Let’s face it, if you are a baritone junkie like I am, then you are required to be a huge fan of Verdi!
It’s time to take a break from politics and deal with something truly important – opera. Today is the 200th birthday of the greatest operatic composer of them all: Guiseppe Verdi. I am a Verdi freak. I love his music, which has stood the test of time. It is beautiful – perfection. one only needs to listen to the Act 3 of Rigoletto to realize how absolutely perfect the man was. In fact, Rigoletto is considered to be as revolutionary in scope as Beethoven’s Eroica Symphony (perhaps my favorite symphony). By Act 3, Verdi had created very modern music, and tonal poems.
In the quartet you can hear the beginning of a thunderstorm, which grows stronger, more fierce, as Gilda is murdered, killed by an assassin, hired by her father, Rigoletto, who wanted the Duke of Mantua, who had seduced his innocent daughter, dead.
Verdi was all about the relationship between parents and their children, especially fathers and daughters. His two daughters died in infancy while he was working on his first opera. His beloved wife, Margherita died in 1840. Their deaths, in quick succession, effected his work, from then on. His music is heartbreaking in the love for fathers and their daughters, to the point where it leaves you in tears. The greatest example of this is Rigoletto. Or in the love Germont soon acquires for the dying Violetta, not as a lover – but as a father. The greatest Germont I’ve ever heard is Dmitri Hvorostovsky.
If you want to know how a Verdi Baritone should sound, this is one of the greatest ever – at his best – the way Verdi intended the baritone voice to sound. FYI: I never liked Traviata until I watched the Willie Decker version. I don’t like opera turned modern, but this is perfect. Violetta was suffering from ‘consumption. Considering today’s resistant forms of TB, it does work. I’ve seen Sherrill Milnes do this role, and think that Dmitri Hvorostovsky is a better Germont.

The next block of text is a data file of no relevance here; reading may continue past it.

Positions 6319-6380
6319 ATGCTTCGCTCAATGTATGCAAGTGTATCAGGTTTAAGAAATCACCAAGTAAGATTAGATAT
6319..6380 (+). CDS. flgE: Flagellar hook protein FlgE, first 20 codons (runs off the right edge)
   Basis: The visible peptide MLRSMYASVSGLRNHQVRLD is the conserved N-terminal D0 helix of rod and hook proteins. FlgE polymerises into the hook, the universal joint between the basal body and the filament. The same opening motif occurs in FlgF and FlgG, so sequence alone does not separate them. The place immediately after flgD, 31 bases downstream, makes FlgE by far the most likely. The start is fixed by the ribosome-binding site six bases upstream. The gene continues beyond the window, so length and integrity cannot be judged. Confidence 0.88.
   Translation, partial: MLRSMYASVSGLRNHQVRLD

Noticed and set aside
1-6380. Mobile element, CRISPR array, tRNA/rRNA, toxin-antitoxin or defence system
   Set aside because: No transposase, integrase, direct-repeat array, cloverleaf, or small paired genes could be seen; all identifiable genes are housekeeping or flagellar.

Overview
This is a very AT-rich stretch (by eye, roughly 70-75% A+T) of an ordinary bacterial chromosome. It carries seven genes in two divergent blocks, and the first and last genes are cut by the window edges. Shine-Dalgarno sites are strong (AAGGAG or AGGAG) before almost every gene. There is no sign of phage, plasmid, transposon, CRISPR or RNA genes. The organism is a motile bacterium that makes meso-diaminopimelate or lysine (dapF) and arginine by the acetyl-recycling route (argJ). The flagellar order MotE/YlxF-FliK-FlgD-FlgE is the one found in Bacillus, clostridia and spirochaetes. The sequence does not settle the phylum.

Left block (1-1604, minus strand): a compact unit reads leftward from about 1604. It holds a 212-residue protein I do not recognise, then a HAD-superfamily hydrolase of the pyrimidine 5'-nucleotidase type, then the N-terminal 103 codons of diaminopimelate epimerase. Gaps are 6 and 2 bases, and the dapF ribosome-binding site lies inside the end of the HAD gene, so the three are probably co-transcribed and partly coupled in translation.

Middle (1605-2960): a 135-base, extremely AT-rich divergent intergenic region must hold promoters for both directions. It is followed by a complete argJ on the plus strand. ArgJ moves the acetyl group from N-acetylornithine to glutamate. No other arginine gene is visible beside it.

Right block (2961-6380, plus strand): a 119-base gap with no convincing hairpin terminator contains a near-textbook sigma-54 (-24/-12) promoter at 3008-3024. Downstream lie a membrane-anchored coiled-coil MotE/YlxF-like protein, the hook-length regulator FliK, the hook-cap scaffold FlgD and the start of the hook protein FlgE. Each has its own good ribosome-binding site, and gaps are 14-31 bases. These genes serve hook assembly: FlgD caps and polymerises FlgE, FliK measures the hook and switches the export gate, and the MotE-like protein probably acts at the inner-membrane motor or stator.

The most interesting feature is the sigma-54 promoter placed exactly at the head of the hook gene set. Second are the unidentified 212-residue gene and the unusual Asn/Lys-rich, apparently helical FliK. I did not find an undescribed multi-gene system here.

This clip features perhaps the greatest Duke of Mantua Luciano Pavarotti and the very greatest Rigoletto there ever was and ever will be – Sherrill Milnes. It is operatic perfection.
While Verdi wrote some of the most important tenor arias and music ever, his greatest love was for the baritone voice. Verdi himself was a baritone. He understood the voice, perhaps more so than any other composer. His operas almost always center around the baritone, perhaps not in the lead, but almost all of his operas are centered around the baritone – that wonderful Verdi Baritone, exemplified by Leonard Warren, Robert Merrill, Sherrill Milnes, and now Dmitri Hvorostovsky. If you love opera, you know that there is only one reigning Verdi Baritone in a generation, with those four being the greatest voices, ever – in my humble opinion.
This said, two of the greatest voices to ever sing Verdi are Beverly Sills and Leontyne Price.
This is where I completely lost it. Tupelo, Mississippi has produced two of the greatest voices this nation has ever known. Leontyne Price is one of them. This is her last O Patria Mia on the stage of the Metropolitan Opera. She retired that night. At the end, during the thundering ovation, you can see her break down in tears. I cry every time I watch this clip. At the Met, one does not acknowledge an ovation, but here, she did, rather like Ted Williams going out on that last home run.